Estimation is one aspect of cost engineering that often precedes bidding. Other components of cost engineering include cost control, value engineering, planning scheduling, construction management, investment appraisal, risk analysis, conceptual studies, and profitability analysis of engineering projects and processes. Cost engineering is the duty of a cost engineer who is trained by education and professional experience to apply the principles of engineering cost management. Estimation of engineering works is usually done according to the principles of the Bill of Engineering Measurement and Evaluation (BEME) in order to get the estimated cost (the probable cost of construction). This basically applies to engineering works. Quantity Surveyors who are trained in cost estimation usually employ the principles in Bill of Quantities (BOQ). What is really the difference between these two?

A wiki online commenter said that BOQ is a factored estimate of all the materials, equipment, and workmanship required for all items of work in a building project while BEME is accurate measurements of materials, a considerate judgment of workmanship involved, and exact assessment of the equipment required to carry out every item of work involved in buildings, culverts, drains, bridges, rail lines, canals, tunnels, and other civil-structural facilities. Another commenter says that the difference only lies in the fact that BOQ is used for building works while BEME is used for civil engineering works. I did not subscribe fully to their opinion and I do not also have a clearer opinion. However, the reader is free to provide a more acceptable difference maybe as a comment to this post if one has such

Preparation of BOQ/BEME for buildings and roads requires first the understanding of the units of different items involved in each project. This is important because, without the application of accurate units of measurement, an accurate estimation cannot be done. Tables 1 and 2 show the units of measurement of items in building and road works respectively.

* Table 1: Items in building and units of measuremen*t

**Table 2:** Items in road works and units of measurement

The determination of the different quantities of each item of work proceeds through a process known as taking-off (though this is not the subject of this article). The taking-off sheet may not necessarily form part of the bill document presented for bidding but it does help the engineer for accurate estimation of quantities.

**SOME REQUIREMENT FOR ESTIMATION OF COST OF BUILDING PROJECT**

It is ideal to start the estimation for building works from the foundation. Before estimating for each item, one needs to consider the unit as provided above for guidance. For instance, the estimation of excavation of the foundation is measured in m^{3}. One needs to get the product of the proposed length of excavation and the width and depth in order to get the volume. Generally, costs are appended per unit of measurement of the item. This cost includes both materials and labour costs. For example, the cost of producing one (1) cubic metre of concrete should include the cost of all constituent materials comprising cement, sand, and gravel required for the one cubic metre of concrete, the cost of hauling those materials to the production site, the cost of manpower that would mix the materials and delivery of the material into formwork/mould.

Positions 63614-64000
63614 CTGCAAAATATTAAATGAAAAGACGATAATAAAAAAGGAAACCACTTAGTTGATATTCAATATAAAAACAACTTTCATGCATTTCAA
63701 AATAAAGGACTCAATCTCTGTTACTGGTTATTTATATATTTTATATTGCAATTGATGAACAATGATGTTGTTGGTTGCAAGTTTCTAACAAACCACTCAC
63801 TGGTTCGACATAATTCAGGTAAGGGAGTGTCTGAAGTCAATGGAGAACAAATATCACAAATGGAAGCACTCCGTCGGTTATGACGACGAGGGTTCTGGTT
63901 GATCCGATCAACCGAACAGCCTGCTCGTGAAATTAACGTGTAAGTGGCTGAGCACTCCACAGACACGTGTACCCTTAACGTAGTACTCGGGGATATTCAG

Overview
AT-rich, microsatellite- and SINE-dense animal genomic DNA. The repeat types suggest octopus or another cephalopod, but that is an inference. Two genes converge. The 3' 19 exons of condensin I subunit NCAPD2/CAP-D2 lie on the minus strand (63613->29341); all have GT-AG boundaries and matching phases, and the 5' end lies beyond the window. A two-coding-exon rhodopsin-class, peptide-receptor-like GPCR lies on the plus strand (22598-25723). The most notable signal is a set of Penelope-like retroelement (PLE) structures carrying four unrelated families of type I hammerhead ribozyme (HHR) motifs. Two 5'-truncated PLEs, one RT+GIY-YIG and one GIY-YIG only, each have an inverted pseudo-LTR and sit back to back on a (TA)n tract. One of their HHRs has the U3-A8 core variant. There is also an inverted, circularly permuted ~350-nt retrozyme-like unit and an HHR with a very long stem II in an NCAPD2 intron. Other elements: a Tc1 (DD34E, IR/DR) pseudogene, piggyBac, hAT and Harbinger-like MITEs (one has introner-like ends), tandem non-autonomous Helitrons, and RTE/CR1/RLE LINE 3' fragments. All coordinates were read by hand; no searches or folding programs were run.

**Example**

**Determine the cost of production of 1 cubic metre (1m ^{3}) of concrete using a 1:2:4 mix ratio**

Assuming,

Density of concrete = 2500 kg/m^{3}

Density of cement = 1440 kg/m^{3}

Density of fine aggregate = 1600 kg/m^{3}

Density of coarse aggregate = 1650 kg/m^{3}

**Sum of ratio = 1+2+4 = 7**

Considering 2% of entrained air

2% of 1 m^{3} = (2/10) x 1 = 0.02 m^{3}

Thus to avoid shortage, take 1 m^{3} to be 1.02 m^{3}

**Calculation of volume of materials from the mix ratio**

Volume of cement = (1/7) x 1.02 = 0.1457 m^{3}

Volume of sand = (2/7) x 1.02 = 0.2914 m^{3}

Volume of coarse aggregate = (4/7) x 1.02 = 0.5829 m^{3}

**Determination of mass of quantities from the volume (N.B: Mass = volume x density)**

Mass of cement = 0.1457 x 1440 = 209.808 kg

Mass of sand = 0.2914 x 1600 = 466.24 kg

Mass of coarse aggregate = 0.5829 x 1650 = 961.785 kg

**Determination of water-cement ratio using grade 42.5 cement**

Assuming the target mean strength, k = 20 N/mm^{2}

Water-cement ratio (W/C) = (83 – k)/84 = (83 – 20)/84 = 0.75

Thus, the weight of water = 209.808 x 0.75 = 157.36 kg

The water content = 157.36 x 2.6 = 409.125 litres

**Rate of production of 1 m ^{3} of concrete**

Assuming,

1 bag of cement = 50 kg = ~~N~~ 2600 (This is assuming value. Always use current value in analysis)

In 1m^{3} of concrete, we have 209.808 kg = 209.808/50 = 4.196 bags, say 5 bags

Cost of 5 bags of cement = 5 x 2600 = ~~N~~ 13,000

1 trip of sharp sand = 5000 kg = ~~N~~ 30,000 (assumed)